The stony, heavy soil and relative lack of water informed and guided the selection of drought tolerant plants used. 

‘Given the strong character and beauty of the surrounding and nearly untouched countryside and landscape, one of our main challenges was to ensure that the new gardens and elements within them should fit naturally and harmoniously with their surroundings,’ says Tommaso.

RHS Wisley, World Food Garden, designed by Ann-Marie Powell

(Image credit: Ann Maries Powell / Mary Guinness)

This design of the new World Food Garden for RHS Wisley by Ann-Marie Powell (opens in new tab) was to combine and consolidate their fruit, vegetable and herb gardens.

Split into three sections, the garden was inspired by the unusual oval site. Contemporary Corten pergolas in the Main Avenue overflow with edible climbers, leading to a central water feature encircled by pleached fruit trees. Flanked by beds filled with edible annuals and perennials, the avenue provides a joyful, productive and inspiring educational experience. 

Elsewhere are mixed borders of culinary herbs and edible flowers, mixed height steel raised beds in the World Food Maize allow visitors to get lost within a world of flavor of more unusual vegetable and fruit varieties, and Good to Grow beds highlight how to grow crops.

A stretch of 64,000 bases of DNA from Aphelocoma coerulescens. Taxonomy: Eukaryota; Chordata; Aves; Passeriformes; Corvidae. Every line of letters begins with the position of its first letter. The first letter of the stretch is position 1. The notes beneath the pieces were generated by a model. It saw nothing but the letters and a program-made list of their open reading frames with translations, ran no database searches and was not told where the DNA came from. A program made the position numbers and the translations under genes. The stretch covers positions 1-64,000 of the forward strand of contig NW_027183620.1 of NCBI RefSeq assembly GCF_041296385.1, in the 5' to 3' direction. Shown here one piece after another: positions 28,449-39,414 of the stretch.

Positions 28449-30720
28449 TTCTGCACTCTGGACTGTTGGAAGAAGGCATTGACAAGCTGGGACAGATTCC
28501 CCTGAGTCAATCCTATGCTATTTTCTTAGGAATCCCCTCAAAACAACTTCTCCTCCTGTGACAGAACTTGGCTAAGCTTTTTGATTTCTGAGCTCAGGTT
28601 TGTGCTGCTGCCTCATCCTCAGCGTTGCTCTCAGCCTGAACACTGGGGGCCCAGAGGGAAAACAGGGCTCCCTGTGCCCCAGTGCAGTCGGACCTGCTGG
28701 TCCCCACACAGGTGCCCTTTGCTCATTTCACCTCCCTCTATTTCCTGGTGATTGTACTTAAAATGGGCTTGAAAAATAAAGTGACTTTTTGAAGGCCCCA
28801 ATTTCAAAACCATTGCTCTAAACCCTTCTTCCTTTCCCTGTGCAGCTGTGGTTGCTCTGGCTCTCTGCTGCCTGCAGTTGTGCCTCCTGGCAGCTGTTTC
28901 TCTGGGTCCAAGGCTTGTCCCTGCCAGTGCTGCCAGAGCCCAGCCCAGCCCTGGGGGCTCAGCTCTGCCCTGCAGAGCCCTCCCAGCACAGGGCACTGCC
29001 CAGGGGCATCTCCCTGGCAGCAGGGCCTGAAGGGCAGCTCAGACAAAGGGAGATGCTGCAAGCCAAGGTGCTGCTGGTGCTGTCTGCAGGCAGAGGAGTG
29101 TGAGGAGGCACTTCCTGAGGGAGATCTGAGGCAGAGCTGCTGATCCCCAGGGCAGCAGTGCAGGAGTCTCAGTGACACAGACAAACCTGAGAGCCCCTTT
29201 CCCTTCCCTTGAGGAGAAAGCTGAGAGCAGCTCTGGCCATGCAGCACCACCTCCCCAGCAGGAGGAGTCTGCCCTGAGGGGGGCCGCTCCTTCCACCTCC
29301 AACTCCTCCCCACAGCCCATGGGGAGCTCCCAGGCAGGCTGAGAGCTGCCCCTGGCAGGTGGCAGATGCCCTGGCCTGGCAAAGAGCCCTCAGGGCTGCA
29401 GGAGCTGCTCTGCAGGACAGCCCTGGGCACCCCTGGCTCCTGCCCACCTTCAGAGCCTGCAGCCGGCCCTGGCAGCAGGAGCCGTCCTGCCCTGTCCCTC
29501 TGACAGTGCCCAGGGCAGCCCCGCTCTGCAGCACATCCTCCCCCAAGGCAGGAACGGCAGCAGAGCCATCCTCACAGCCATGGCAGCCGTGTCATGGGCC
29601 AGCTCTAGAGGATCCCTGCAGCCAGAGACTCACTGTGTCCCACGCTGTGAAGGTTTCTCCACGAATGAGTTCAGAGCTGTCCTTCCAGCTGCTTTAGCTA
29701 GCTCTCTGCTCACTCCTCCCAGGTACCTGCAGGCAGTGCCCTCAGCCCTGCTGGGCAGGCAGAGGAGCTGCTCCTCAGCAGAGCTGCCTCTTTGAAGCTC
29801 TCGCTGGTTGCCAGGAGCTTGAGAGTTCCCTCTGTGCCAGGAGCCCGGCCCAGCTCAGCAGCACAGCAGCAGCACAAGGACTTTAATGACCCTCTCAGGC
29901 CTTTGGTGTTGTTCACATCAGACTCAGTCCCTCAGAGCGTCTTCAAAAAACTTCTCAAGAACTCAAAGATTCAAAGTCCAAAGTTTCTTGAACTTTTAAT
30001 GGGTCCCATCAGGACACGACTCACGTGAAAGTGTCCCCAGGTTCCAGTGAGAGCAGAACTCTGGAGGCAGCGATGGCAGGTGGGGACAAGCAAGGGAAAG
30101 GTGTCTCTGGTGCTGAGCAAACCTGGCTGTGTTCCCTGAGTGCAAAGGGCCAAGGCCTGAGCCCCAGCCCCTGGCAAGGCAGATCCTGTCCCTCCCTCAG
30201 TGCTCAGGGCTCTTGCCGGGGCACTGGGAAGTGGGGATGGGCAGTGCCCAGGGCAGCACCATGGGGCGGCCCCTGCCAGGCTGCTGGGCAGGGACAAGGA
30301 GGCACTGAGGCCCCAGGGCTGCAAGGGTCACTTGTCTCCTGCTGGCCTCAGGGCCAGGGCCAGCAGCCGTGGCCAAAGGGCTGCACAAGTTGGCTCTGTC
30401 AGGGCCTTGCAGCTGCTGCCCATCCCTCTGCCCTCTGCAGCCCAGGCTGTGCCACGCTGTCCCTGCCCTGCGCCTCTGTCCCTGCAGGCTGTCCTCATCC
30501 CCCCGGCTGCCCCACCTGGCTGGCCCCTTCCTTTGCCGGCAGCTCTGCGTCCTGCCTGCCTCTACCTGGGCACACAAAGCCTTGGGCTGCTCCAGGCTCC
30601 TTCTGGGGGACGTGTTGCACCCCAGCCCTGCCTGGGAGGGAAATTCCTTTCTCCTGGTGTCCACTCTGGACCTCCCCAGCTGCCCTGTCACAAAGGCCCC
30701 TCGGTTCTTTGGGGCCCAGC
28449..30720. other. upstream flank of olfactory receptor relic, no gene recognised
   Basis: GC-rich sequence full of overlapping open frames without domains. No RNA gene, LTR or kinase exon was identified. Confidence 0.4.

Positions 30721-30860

‘The design needed to create a cohesive landscape with separate experimental compartments to welcome and encourage exploration by the visitor,’ Ann Marie explains.

Richmond garden, designed by Tom Massey

(Image credit: Tom Massey / Britt Willoughby Dyer)

One of the first commissions Tom Massey (opens in new tab) was awarded two years after graduating from college, this garden features dual level sawn Yorkstone dining terraces with bespoke steps, a 12m long living wall, and a water feature that runs the entire length of the garden, starting as a natural stream, transitioning into a Corten steel rill and ending in a lily pond trough.

‘The garden is divided in distinct zones; close to the house it is formal in character with the crisp clean lines of sawn Yorkstone paving, further along stepping-stones lead through the lawn with its planted borders to a productive area, screened from view by bespoke louvered timber screens. At the rear of the garden is a more naturalistic woodland area,’ says Tom.

Twickenham garden, designed by Tom Massey

(Image credit: Tom Massey /Alister Thorpe)

The owners of this Twickenham garden wanted an interesting and dynamic way to move from basement to ground level and that is exactly what designer Tom Massey delivered.